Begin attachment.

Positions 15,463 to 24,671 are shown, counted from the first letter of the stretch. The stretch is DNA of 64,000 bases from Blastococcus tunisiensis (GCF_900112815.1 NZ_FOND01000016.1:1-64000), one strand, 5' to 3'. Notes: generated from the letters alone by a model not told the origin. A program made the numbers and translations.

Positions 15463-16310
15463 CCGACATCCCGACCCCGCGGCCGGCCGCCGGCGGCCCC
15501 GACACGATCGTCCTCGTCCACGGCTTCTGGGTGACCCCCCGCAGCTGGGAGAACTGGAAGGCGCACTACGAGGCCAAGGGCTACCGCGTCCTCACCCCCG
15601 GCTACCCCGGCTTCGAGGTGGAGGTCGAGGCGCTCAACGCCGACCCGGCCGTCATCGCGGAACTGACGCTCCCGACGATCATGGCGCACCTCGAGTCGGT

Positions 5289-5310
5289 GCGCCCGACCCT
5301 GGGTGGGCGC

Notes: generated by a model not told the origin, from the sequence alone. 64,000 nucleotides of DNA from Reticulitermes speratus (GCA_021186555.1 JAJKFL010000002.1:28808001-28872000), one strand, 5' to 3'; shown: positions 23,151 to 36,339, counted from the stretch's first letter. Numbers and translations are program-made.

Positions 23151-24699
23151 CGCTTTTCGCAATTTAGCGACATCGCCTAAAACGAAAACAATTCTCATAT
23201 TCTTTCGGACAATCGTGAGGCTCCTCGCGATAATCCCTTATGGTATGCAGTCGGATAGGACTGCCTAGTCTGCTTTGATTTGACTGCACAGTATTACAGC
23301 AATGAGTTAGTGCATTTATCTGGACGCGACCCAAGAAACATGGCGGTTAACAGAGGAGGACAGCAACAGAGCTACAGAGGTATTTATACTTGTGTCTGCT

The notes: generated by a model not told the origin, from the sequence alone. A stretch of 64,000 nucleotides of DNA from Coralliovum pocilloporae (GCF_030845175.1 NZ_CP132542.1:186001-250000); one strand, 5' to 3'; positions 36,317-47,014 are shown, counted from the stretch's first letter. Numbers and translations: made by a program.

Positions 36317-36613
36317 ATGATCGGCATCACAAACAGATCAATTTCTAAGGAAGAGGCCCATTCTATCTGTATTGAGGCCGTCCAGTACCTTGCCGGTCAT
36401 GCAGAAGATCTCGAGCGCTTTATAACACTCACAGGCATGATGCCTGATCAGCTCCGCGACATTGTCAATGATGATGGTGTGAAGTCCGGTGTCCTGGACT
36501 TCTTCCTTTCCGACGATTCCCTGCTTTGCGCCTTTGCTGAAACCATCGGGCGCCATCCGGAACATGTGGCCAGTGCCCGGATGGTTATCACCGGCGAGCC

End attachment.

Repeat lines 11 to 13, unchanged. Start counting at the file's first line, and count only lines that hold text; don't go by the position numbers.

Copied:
23151 CGCTTTTCGCAATTTAGCGACATCGCCTAAAACGAAAACAATTCTCATAT
23201 TCTTTCGGACAATCGTGAGGCTCCTCGCGATAATCCCTTATGGTATGCAGTCGGATAGGACTGCCTAGTCTGCTTTGATTTGACTGCACAGTATTACAGC
23301 AATGAGTTAGTGCATTTATCTGGACGCGACCCAAGAAACATGGCGGTTAACAGAGGAGGACAGCAACAGAGCTACAGAGGTATTTATACTTGTGTCTGCT